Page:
- US Dollar is under pressure in risk-on markets.
- Euro rallies to a one-week high and China is bouncing back.
The US Dollar is broadly weaker to kick off March after posting a 3% gain for February while risk appetite roared back to life on the evidence of a stronger-than-expected recovery in the Chinese economy.
At the time of writing, DXY, an index that measures the greenback vs. a basket of currencies, is losing 0.36% after falling from a high of 105.09 and reaching a low of 104.09 on the day so far, backing down from its first monthly gain after a four-month losing streak.
A bunch of strong U.S. economic data in recent weeks has raised market expectations that the Federal Reserve has further to go in hiking rates. Futures pricing continues to edge higher, with a peak rate climbing on Wednesday to 5.45% in the fed funds by September. However, China’s Non-manufacturing activity grew at a faster pace in February, while the Caixin/S&P Global manufacturing PMI reading for last month likewise surpassed. The offshore yuan jumped 1.3% to 6.8683 per dollar, set for its largest one-day gain since late November.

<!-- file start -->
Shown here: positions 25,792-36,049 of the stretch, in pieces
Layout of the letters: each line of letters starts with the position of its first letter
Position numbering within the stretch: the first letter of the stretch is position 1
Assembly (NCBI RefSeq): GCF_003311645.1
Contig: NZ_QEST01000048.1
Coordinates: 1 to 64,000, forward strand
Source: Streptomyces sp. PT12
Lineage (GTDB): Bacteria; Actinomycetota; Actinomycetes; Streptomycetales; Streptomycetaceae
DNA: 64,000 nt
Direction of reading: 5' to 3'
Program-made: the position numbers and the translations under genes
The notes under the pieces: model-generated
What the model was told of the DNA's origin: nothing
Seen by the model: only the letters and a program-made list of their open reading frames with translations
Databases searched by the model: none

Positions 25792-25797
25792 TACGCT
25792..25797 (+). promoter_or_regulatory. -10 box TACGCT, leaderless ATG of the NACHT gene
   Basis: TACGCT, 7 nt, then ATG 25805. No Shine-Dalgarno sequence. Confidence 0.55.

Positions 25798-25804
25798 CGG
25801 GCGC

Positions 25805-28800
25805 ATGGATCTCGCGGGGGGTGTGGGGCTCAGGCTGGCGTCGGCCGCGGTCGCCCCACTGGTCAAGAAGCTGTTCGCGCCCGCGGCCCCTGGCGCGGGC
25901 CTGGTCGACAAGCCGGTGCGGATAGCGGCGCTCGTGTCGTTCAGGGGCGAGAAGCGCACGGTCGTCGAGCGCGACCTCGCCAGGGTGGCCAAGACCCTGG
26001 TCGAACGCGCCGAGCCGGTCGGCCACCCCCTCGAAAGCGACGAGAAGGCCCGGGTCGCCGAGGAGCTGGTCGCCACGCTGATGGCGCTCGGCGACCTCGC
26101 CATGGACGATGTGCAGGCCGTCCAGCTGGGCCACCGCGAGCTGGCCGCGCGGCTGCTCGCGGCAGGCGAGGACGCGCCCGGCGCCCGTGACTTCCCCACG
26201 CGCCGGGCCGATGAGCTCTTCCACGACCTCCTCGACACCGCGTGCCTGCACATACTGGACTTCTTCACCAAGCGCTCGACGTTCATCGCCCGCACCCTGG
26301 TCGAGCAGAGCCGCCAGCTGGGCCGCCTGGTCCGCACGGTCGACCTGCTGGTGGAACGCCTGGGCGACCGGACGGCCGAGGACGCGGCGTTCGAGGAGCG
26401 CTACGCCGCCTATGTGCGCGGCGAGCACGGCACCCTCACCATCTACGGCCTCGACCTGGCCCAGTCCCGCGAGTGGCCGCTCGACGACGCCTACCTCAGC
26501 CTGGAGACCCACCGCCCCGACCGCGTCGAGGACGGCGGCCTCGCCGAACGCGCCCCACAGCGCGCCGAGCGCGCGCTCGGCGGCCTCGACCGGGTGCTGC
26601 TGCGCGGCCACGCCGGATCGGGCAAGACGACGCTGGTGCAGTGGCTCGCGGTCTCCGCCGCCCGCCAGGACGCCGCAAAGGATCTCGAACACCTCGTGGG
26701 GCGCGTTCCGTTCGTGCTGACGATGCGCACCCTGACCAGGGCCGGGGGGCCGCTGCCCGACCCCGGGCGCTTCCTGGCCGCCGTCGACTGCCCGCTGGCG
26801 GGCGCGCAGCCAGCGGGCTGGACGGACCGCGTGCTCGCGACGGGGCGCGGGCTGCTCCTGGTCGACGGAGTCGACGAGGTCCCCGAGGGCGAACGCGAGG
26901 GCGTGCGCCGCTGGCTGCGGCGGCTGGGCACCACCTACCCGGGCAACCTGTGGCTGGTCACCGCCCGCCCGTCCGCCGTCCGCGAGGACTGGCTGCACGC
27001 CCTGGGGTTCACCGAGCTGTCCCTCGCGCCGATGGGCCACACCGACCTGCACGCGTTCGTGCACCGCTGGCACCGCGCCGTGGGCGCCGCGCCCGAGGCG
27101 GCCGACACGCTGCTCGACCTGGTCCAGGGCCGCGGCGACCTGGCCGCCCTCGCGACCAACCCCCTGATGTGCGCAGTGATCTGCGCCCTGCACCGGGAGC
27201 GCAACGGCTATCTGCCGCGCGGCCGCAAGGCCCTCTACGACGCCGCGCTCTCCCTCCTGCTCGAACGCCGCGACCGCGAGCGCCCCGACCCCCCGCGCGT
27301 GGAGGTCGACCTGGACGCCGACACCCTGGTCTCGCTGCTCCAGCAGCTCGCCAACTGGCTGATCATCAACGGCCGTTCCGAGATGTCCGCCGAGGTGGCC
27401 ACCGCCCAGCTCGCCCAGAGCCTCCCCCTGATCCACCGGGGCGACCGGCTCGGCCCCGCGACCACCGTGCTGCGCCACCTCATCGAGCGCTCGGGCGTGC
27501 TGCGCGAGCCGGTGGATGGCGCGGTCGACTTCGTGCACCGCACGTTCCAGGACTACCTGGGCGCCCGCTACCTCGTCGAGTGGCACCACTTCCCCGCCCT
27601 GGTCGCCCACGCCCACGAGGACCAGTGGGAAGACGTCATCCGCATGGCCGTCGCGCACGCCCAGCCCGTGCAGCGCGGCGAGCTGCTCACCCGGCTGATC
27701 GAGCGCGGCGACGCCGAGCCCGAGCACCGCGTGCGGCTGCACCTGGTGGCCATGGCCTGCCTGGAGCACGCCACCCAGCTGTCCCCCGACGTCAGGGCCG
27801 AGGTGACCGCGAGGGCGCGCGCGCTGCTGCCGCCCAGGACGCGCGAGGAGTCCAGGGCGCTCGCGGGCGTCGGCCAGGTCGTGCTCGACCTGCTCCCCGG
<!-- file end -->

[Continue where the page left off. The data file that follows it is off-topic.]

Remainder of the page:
The US Dollar has also struggled to hold up vs. the Pound and Euro. For instance, the pound surged 1% at the start of the week after Britain struck a post-Brexit Northern Ireland trade deal with the European Union. However, the euro, which is the majority of the basket in the DXY, is firmer due to the latest German inflation data exceeding expectations, supporting the case for the European Central Bank to raise interest rates further. The data comes ahead of key eurozone inflation data on Thursday while the Single Currency rises to a one-week high of 1.0691.